How to solve the skills gap crisis? Try the Chicagoland District 214 Career Pathways Model

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Chicagoland's D214
© 2018 Color Creative

In 2007, Wheeling, Illinois faced a labor shortage and an aging workforce. With purposeful communication with local employers, District 214 recognized that the local talent pool did not have the necessary skills and training needed to fill jobs in the community. District 214 launched the Career Pathways Program in their high schools with partnership from local universities, businesses, and other community leaders.

As college costs have skyrocketed and the value of a high school diploma has gone down, it is more important than ever that students are able to learn hard and soft skills and gain early exposure to career pathways in both high school and college. A report from Advance Illinois titled The State We’re In 2014 points out that half of public two-year college students in Illinois require additional instruction, such as remedial courses, after graduating high school.  

The Career Pathways program allows students to choose from thousands of individualized career preparation experiences that offer them a chance to participate in internships, attain industry certified credentials, and take college level courses. From fields such as information technology, healthcare, journalism, finance, architecture, and many others, students get a taste of the different skill sets needed for real potential careers. The implementation of the program has allowed for 95% of students to connect with a career pathway before graduation.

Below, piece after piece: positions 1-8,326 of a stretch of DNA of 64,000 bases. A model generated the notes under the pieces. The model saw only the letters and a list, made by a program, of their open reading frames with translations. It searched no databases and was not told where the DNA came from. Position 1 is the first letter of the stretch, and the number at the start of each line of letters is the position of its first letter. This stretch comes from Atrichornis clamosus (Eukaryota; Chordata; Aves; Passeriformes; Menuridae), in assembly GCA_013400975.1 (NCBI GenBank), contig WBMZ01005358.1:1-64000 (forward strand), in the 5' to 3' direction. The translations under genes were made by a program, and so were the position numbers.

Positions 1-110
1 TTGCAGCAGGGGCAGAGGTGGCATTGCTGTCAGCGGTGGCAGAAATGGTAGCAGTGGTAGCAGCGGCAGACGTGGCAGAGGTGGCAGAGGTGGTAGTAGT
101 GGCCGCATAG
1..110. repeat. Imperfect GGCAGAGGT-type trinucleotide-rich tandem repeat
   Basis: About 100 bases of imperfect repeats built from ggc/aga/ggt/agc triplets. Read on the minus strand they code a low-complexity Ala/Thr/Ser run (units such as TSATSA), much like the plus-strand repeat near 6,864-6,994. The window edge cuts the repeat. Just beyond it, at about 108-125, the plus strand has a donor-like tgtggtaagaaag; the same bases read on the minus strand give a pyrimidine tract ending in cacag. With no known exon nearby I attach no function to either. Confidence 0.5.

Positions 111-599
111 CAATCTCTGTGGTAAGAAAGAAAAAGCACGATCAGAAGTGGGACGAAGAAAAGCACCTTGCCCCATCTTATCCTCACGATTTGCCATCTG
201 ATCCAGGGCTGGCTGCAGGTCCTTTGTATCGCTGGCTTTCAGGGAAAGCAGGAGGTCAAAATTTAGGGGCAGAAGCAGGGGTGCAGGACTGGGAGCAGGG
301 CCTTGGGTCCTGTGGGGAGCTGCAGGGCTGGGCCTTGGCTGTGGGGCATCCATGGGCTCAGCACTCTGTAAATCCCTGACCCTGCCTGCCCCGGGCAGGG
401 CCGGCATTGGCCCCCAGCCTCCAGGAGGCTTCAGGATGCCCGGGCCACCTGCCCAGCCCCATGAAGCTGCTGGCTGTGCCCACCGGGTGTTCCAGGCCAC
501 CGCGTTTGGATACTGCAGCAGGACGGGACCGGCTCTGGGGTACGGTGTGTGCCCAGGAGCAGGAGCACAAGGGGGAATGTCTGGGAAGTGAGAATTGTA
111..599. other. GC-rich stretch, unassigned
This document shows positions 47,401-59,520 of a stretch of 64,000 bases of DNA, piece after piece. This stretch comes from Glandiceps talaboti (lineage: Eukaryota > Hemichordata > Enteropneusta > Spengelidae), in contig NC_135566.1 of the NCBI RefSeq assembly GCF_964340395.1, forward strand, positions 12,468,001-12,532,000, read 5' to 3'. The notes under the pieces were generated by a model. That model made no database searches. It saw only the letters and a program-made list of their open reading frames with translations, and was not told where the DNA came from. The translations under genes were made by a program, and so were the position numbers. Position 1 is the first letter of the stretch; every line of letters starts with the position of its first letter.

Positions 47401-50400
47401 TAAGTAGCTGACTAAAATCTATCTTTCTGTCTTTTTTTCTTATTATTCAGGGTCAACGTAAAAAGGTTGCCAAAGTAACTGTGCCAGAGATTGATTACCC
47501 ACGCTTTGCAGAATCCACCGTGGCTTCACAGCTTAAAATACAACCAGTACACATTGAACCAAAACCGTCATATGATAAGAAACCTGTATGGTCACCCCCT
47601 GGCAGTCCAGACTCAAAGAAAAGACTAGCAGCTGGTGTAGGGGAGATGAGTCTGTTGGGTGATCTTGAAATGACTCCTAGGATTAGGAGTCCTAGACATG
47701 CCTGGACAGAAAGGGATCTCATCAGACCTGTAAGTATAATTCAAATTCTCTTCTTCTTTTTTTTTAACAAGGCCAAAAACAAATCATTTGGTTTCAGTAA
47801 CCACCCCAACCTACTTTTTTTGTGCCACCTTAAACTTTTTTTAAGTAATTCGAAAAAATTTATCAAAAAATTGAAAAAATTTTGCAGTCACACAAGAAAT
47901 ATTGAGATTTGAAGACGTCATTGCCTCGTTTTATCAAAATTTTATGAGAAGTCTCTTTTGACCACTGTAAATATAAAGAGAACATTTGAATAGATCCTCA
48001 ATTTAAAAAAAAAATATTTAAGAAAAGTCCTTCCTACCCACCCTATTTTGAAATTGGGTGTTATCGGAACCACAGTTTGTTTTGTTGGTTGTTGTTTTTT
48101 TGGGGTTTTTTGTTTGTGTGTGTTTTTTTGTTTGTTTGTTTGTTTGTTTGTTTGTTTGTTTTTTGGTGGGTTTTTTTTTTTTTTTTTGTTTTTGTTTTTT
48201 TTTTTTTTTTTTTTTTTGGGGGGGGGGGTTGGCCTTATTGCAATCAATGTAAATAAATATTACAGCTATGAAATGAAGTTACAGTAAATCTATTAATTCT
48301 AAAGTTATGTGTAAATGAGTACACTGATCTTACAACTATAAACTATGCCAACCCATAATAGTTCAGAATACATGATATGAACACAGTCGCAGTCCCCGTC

Students are able to choose between 44 career pathways and each year 2,500 students who participate in the Career Pathways program complete a work-based learning experience. When they choose their pathway, they take courses, including those that provide college credits and industry credentials, and participate in opportunities like the Center for Career Discovery, which offers full or micro-internships. At the conclusion of the Career Pathways program, students can graduate with industry credentials and sometimes up to one year of college credit along with other college and career tools and skills.

Since the implementation of the Career Pathways programs, the Chicagoland high school District 214 has seen remarkable successes. Students have been able to attain 37,500 college credits per year and have two million hours of earned workplace learning. To date, more than 950 employers have partnered with the program.

For programs such as Career Pathways to be successful at the community level, it is crucial to engage employers, workforce boards, universities, and other institutions that have the expertise and resources to provide funding, prepare models, and inform educators and administrators on how to effectively implement Career Pathways. As communities across the United States are learning how to deal with the skills gap crisis, it is critical that businesses take the lead in advancing purposeful and effective skills training and work-based learning programs. 

District 214 has been featured on in our campaign to highlight the impact educators, administrators, community leaders, parents, and businesses can have when they join forces to help students succeed.